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Collaborative Research: Response of the Northwest Greenland Cryosphere to Holocene Climate Change

General

Project start
01.01.2012
Project end
31.12.2014
Type of project
ARMAP/NSF
Project theme
Cryosphere
Project topic
Cryosphere

Fieldwork / Study

Fieldwork country
Greenland (DK)
Fieldwork region
Greenland, North-West
Fieldwork location

Geolocation is 76.53199768066, -68.70300292969

Fieldwork start
01.01.2012
Fieldwork end
31.12.2012

SAR information

Fieldwork / Study

Fieldwork country
Greenland (DK)
Fieldwork region
Greenland, North-West
Fieldwork location

Geolocation is 76.53199768066, -68.70300292969

Fieldwork start
01.01.2013
Fieldwork end
31.12.2013

SAR information

Fieldwork / Study

Fieldwork country
Greenland (DK)
Fieldwork region
Greenland, North-West
Fieldwork location

Geolocation is 76.53199768066, -68.70300292969

Fieldwork start
01.01.2014
Fieldwork end
31.12.2014

SAR information

Project details

23.03.2019
Science / project plan

.

Science / project summary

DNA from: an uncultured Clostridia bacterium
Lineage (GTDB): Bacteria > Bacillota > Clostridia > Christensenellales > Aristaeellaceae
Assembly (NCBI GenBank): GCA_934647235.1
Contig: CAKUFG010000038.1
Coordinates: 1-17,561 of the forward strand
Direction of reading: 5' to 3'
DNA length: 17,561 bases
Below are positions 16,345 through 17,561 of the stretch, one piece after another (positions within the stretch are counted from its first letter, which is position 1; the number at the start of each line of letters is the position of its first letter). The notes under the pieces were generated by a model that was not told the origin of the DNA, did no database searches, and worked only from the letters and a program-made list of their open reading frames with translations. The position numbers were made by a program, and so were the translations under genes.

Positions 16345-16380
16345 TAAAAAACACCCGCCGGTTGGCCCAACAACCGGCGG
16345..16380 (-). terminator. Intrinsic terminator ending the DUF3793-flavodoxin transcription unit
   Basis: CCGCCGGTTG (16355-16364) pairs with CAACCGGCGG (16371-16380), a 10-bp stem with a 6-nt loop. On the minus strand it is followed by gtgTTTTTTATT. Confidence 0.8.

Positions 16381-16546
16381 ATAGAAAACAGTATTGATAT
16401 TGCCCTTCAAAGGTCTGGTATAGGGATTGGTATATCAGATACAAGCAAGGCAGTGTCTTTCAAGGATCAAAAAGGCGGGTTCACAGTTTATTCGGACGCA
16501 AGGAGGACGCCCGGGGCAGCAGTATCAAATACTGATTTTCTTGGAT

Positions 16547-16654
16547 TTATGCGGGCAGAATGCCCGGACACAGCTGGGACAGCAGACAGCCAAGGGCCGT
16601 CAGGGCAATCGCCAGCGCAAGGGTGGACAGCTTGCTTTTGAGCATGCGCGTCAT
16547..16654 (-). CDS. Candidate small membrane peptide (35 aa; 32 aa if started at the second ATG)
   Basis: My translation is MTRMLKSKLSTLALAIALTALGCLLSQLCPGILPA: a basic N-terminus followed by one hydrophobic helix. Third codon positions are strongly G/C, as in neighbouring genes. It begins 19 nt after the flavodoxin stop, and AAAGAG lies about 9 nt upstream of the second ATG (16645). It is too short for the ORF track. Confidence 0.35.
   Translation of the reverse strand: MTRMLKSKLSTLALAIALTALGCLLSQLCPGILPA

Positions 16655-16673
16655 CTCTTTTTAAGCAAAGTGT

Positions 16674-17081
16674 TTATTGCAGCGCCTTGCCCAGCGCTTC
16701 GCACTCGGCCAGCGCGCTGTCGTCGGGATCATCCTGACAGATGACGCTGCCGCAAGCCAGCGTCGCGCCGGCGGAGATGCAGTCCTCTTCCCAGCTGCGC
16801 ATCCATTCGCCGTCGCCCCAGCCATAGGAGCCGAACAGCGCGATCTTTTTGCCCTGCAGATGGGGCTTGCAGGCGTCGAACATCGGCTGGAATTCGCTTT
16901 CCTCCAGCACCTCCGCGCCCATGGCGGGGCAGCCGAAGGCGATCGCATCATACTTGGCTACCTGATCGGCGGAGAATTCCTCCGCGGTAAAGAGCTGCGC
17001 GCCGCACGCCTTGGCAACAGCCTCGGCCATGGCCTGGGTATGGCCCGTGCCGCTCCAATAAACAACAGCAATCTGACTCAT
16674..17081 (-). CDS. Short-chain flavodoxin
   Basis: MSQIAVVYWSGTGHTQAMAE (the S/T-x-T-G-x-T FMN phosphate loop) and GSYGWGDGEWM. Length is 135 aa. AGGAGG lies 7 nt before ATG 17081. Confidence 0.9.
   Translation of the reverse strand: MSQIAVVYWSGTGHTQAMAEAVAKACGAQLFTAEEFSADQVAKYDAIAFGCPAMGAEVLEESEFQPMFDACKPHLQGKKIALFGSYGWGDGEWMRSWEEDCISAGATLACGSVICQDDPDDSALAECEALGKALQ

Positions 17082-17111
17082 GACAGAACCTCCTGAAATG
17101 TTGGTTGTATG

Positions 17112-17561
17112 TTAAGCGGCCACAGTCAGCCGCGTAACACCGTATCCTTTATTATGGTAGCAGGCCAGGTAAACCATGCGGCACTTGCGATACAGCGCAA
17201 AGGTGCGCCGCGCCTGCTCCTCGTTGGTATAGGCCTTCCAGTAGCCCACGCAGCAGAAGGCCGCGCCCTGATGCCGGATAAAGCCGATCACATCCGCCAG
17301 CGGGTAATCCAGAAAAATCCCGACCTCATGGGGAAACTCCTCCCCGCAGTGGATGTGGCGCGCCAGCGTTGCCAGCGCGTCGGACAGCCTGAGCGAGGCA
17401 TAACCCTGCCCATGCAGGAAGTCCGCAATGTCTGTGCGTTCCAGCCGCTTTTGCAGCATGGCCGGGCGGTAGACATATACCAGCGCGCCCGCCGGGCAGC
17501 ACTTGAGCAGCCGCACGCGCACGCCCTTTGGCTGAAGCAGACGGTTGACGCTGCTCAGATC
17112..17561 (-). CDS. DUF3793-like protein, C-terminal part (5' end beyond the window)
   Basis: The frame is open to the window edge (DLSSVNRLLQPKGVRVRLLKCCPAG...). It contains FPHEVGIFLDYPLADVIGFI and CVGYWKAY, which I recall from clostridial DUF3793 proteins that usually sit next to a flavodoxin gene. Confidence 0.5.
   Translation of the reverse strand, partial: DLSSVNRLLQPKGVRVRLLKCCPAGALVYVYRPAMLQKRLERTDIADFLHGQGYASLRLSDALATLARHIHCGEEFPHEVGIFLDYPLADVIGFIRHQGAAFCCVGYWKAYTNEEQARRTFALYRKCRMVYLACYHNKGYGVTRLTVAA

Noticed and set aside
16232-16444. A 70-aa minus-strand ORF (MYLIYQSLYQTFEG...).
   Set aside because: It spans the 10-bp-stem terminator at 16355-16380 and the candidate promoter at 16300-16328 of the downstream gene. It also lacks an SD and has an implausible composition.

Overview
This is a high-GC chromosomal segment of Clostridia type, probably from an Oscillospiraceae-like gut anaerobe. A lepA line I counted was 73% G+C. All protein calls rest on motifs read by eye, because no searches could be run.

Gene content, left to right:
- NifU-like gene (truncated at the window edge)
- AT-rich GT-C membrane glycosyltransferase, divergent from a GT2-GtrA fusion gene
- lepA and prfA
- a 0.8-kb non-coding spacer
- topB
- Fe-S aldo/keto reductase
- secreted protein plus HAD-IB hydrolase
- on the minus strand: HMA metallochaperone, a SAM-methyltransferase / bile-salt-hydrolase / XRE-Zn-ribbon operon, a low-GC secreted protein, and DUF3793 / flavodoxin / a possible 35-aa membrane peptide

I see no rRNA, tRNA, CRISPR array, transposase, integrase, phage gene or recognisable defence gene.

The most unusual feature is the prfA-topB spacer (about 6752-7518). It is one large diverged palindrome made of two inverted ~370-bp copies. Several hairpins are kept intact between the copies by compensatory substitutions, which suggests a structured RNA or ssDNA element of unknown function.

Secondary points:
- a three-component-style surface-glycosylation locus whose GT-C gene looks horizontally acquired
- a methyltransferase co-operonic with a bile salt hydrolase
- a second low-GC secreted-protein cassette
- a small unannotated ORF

The aim of this collaborative project between investigators at three universities is to develop records of past climate in northwest (NW) Greenland and synthesize them with records of the position of the ice margin to evaluate the response of the Greenland Ice Sheet to past warm periods, such as the Holocene Climatic Optimum (approximately 5 to 9 thousand years ago). Recent studies suggest that rapid ice loss is expanding northwards into NW Greenland, as demonstrated by the dramatic August, 2010, calving event from Petermann Glacier. The proposed research integrates multiple climate proxies and glaciological modeling experiments in the Thule region with the following research objectives: 1) Reconstruct Holocene climate in NW Greenland via inferences from reconstructed local ice cap extents (North Ice Cap, Tuto Ice Cap), ice core stable isotope and precipitation records, and data from nearby lake sediments. 2) Examine the sensitivity of the NW Greenland Ice Sheet (GIS) to Holocene climate changes by developing the history of the areal extent of the GIS and synthesizing proxy data with glaciological modeling experiments to examine past GIS changes and predict future GIS retreat. Results from the research will enable a more accurate prediction of the NW Greenland cryospheric response to a future warmer world and provide information directly relevant to predictions of future sea-level rise. The investigators will enhance public outreach and K-12 science education through development of educational modules using simplified, web-based, climate and glaciological models. They would involve graduate and undergraduate students in field and lab research, participate in the Dartmouth Women in Science Project, and partner with the Dartmouth polar IGERT program.
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